While there will likely be bumps along the way, there are things that people can do to help ensure the success of their co-parenting arrangements.
In 2011, the most recent year with reported statistics, the divorce rate in Connecticut was 4.8 for every 1,000 people, according to the Centers for Disease Control and Prevention. When couples who share children make the difficult decision to split, they must agree on how they will raise their kids apart. Recognizing that children benefit from having a relationship with both parents, more people are opting to co-parent. In light of divorces, hurt feelings and other factors, however, making co-parenting work can sometimes be a challenge.
Commit to communication
Whether they are living together or not, communication between parents is often vital to the child rearing process. It is important for the adults and primary caregivers in a child's life to know what is going on with him or her. Therefore, it is essential to any co-parenting arrangement that people commit to communicate with each other. Parents should regularly talk and discuss their children's struggles, successes and any important changes in their lives.
Create consistent rules
Sometimes, people's parenting styles may have always differed, and in other cases parents may relax the rules during or after a divorce in an effort to make it easier on their children. However, children need and crave stability, even if they do not realize it. Thus, establishing the same set of rules for both households may help provide that consistency and help prevent some behavioral issues.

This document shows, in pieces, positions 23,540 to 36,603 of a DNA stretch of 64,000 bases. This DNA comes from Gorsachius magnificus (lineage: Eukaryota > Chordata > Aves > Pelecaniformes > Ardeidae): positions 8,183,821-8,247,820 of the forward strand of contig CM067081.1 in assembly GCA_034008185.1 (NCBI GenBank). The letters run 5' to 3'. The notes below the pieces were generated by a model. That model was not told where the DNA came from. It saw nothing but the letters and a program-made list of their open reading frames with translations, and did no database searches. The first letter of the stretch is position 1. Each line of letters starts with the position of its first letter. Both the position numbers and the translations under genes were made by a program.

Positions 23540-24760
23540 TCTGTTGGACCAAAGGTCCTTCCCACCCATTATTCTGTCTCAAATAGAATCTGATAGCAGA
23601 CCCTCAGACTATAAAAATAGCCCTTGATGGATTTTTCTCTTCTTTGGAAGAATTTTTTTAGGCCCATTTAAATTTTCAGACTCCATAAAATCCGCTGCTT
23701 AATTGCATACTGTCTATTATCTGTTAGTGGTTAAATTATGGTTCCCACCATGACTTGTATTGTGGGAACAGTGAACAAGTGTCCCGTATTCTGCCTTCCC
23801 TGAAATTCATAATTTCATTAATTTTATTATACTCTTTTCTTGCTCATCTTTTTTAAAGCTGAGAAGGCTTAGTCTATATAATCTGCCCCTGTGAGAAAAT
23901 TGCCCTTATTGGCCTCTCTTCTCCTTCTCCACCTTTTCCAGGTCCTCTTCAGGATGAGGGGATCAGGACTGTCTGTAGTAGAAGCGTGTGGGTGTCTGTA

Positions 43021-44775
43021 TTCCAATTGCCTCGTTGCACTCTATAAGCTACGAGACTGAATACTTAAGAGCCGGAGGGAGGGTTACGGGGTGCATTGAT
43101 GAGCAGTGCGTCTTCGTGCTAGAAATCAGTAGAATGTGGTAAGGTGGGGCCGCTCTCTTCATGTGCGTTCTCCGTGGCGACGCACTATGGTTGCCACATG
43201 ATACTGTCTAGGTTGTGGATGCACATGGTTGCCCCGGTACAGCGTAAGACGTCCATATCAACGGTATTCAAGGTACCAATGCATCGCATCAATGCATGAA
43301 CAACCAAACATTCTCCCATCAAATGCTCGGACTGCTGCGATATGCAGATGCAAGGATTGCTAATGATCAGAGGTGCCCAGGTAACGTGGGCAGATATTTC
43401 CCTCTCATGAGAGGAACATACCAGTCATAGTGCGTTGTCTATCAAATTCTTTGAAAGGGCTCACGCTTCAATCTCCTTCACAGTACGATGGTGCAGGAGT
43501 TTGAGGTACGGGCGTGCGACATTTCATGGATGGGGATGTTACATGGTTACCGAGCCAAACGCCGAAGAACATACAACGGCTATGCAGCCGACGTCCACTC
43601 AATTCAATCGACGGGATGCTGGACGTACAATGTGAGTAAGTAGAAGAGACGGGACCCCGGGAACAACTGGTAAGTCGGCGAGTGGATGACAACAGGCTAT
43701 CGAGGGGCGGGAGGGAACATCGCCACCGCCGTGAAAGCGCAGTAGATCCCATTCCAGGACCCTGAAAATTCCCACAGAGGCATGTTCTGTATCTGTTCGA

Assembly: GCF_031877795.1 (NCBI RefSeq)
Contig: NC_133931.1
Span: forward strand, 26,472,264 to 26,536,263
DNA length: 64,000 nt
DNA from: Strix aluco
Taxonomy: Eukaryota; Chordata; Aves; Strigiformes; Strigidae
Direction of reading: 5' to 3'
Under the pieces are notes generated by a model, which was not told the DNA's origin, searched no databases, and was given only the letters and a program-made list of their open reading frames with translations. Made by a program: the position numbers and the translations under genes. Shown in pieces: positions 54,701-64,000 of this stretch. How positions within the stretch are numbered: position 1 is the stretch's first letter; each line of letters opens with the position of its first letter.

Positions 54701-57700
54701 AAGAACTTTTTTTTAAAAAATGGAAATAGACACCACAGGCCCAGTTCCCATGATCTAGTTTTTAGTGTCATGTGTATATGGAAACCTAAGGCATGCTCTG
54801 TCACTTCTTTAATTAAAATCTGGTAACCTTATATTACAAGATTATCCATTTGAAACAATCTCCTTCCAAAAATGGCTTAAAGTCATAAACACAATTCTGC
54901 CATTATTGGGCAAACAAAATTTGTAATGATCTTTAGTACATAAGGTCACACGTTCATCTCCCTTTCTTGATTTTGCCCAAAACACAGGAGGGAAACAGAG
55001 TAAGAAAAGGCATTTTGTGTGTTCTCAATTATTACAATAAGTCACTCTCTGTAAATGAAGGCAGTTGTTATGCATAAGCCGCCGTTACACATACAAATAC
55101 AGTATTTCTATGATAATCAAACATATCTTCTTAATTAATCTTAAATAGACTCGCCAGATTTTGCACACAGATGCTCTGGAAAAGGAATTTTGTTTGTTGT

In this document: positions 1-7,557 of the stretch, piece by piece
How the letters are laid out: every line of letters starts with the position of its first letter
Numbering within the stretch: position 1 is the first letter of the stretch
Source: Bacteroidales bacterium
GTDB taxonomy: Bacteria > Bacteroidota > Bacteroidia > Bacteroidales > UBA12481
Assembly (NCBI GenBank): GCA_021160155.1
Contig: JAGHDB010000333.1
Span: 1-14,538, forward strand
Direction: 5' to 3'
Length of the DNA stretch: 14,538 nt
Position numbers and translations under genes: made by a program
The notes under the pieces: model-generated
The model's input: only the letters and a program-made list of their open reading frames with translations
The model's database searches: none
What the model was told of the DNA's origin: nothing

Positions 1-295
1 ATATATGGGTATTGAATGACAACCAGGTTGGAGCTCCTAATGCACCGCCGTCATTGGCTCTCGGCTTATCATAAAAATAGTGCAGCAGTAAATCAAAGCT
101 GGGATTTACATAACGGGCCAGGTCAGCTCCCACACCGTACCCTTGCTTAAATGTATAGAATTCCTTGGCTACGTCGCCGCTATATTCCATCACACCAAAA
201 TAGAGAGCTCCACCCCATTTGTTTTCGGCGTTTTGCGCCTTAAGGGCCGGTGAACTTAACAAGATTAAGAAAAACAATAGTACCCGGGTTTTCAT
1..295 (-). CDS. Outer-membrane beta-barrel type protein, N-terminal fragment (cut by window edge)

It is to be expected that after two people decide to end their marriage, they may be hurt or harbor feelings of animosity toward each other. This can be an issue, however, when it comes to co-parenting. When children are exposed to significant, ongoing conflict between their parents, Scientific American reports that they may have issues adjusting to a divorce. As such, it is advisable for people to discuss contentious topics while the children are not around and refrain talking poorly about their children's other parents. This may help people avoid making their kids feel as though they have to choose a side.
Be prepared for bumps
Even for divorced couples who get along, there may be bumps along the way when people make the decision to co-parent. When people have not had to deal with conflicts or issues regarding their children, it may be difficult for them to find a middle ground. By recognizing that shared parenting will be a challenge, it may help people to make the adjustments and accommodations necessary to make the arrangement work.
Seeking legal assistance
Divorces and the potential for child custody disputes in Connecticut may be difficult for all who are involved. However, it is often the children who have no choice in such matters who are hit the hardest. In order to help put their children's needs first and avoid conflicts, it benefits parents to obtain experienced and compassionate legal counsel. At Broder & Orland LLC, we help our clients negotiate a workable co-parenting arrangement and attentively guide them through the legal processes.